One’s world. I am taking a risk, I believe, in boring or frightening some of my readers.

Since I first started exploring ‘loka,’ four decades back, I have encountered many situations where people, when they get a glimpse of the loka aspect of experiencing, are shocked. There is something about the alonenes of contacting the entirety of your world all in one go – the lack of outer authority, the abandonment of one’s world picture,  the loss of comparison, the loss of the familiar inside-outside made-up world, the falling away of strategies to validate one’s stories about how things are, and so on – which make fully exploring one’s ‘loka’ daunting. It’s a no-go zone for the ego-system. (My first encounters with this were in my late-1960s LSD experimentation, so I had a buffer, on those occasions. Sober intimacy, though, takes away the buffers.)

However, it can be approached slowly. We can familiarize ourselves with the territory. The practice, in Buddhist meditation, of the higher meditations (jhanas) is exactly that familiarization process. We learn to encounter profound dimensions of the loka – especially its space aspect – and to transcend our world-making, while still including it. Bhikkhu Analayo, in his latest book Compassion and Emptiness in Early Buddhist Meditation, says:

“The perception of infinite space includes the whole world, without any limit. The perception of infinite consciousness turns attention to that which has been aware of infinite space, whereby the whole world is now seen to be, in a way, in one’s own mind.”

My point in all this is that, where we are run by our fears, we are resisting the loss of our constructions. But, in death, they all drop away, anyway; and we’re not living fully while we are being run by our world-making and are unaware of its principle dynamics. So, let’s familiarize ourselves with our minds. Our fear of death has to do – not with the biological dimension, which is trivial – but with the ‘end of our world,’ our loka, where death, itself, is constructed.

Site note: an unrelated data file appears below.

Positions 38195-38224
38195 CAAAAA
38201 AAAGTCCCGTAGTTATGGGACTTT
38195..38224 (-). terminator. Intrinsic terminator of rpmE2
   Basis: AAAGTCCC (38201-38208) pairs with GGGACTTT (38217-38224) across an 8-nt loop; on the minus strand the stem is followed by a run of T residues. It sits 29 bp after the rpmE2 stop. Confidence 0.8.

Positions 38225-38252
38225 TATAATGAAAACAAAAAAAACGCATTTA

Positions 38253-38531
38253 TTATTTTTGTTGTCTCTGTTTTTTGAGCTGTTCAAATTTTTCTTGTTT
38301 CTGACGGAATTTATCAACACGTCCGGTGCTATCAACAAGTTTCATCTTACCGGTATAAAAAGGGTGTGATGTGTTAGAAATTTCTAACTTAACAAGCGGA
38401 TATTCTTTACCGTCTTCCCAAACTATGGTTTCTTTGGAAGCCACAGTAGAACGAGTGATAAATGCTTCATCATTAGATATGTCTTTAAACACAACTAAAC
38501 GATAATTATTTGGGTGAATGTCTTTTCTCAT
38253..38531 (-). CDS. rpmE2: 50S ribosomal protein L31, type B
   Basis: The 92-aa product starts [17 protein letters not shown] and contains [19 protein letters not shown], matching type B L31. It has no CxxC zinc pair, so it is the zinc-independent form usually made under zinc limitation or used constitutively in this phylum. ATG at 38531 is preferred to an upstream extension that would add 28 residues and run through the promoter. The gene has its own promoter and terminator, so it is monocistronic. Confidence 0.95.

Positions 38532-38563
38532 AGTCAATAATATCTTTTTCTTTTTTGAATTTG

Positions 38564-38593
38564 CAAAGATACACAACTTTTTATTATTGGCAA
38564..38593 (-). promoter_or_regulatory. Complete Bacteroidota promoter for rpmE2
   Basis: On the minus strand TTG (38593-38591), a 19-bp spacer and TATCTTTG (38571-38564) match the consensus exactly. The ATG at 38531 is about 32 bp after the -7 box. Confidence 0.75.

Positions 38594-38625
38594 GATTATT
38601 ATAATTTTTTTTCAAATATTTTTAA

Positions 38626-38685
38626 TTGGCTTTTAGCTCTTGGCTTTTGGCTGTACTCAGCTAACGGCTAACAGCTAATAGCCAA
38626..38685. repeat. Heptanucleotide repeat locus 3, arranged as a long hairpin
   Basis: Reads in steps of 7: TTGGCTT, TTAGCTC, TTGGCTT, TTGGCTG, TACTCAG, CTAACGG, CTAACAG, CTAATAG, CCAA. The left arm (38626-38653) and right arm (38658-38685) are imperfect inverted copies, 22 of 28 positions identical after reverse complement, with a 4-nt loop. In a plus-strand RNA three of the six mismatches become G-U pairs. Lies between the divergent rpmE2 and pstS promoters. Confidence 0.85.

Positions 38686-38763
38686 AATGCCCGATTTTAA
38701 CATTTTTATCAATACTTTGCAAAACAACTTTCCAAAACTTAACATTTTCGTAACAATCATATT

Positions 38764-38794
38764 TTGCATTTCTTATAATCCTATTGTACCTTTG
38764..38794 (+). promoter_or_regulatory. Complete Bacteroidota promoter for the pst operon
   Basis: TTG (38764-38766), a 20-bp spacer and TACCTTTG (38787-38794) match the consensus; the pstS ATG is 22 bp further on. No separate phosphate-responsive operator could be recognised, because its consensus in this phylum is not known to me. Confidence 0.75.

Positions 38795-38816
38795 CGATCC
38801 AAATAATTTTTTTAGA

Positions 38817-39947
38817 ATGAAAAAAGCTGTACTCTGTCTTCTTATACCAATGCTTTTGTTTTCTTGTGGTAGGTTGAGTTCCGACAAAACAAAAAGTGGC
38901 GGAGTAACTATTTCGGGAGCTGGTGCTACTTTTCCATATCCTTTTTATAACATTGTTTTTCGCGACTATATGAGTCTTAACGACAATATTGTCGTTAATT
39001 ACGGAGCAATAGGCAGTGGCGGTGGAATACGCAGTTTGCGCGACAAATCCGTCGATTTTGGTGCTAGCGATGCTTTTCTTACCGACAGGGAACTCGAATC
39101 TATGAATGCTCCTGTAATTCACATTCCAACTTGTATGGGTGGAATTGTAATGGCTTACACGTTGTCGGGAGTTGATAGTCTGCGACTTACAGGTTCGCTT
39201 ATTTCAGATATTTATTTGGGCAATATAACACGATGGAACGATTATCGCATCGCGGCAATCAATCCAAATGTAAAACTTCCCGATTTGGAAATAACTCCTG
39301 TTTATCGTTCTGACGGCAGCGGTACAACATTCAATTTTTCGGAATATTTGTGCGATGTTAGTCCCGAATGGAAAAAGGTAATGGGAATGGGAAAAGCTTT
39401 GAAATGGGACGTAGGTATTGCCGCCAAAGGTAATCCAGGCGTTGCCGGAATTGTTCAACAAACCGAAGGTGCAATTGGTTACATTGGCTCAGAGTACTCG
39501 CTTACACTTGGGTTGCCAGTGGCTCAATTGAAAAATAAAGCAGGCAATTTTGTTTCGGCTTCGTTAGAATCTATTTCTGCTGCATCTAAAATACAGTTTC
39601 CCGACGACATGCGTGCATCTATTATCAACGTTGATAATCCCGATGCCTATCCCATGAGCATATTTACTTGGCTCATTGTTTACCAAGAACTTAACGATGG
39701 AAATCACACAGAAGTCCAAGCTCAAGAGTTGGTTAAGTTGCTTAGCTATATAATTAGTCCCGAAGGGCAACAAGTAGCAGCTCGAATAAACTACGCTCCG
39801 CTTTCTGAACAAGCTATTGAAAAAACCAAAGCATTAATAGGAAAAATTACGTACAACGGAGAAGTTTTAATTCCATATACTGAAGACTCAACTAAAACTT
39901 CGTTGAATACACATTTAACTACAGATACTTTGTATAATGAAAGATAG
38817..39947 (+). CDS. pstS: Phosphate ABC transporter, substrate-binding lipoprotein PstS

An important warning: this ‘loka’ concept is not meant to be the foundation of an ‘ontology,’ some theory of what reality is. I’m not saying this is how reality is: for example, that reality is mind-only. That’s not tenable. (Something like that, or some such childhood ‘feeling,’ may well be the root of our everyday narcissism, though.) Rather, I am seeking, here, a terminology to talk about a taboo area of human experiencing – the experience of totality. An English scholar, Sue Hamilton (EARLY BUDDHISM: A NEW APPROACH – The I of the Beholder) says: “…the world [in early Buddhist teachings] is used metaphorically to refer to one’s experience in its entirety.”

And, scholar-monk, Analayo, writes: “[As] far as my subjective experience of the world is concerned, consciousness is its very foundation. My experience of the world is impossible without consciousness. In other words, for phenomena in the world to exist for me, to be experienced by me, consciousness is indispensable. So consciousness is indeed the source of my world, it provides the ground within which my world of experience can unfold.”

And, the purpose of all this is so that, with familiarization, we can cease to cling to our constructed world, freeing ourselves up for a flourishing life, which includes a flourishing in dying and death – no matter how unpleasant the circumstances of our dying. Picture Gandhi going down with the name of his spiritual guide on his lips.

A scholarly note from Sue Hamilton: “In fact the metaphorical usage of ‘world’ pre-dates the Buddha’s teaching and is to be found in the Vedic sacrificial religion. There, in spite of its having the conventional spacial meanings with which we are familiar, it always had what has been described as an ‘inherent vagueness’. One of its applications was that it indicated a state of happiness or stability (perhaps in the sense of orderliness). Its earliest meaning was a “free, open space” or a “safe, sacred space…”

To transform our pain loka into a flourishing, open, free, safe, and sacred space, and to cease to identify with it – this is a good reason to practice dying now.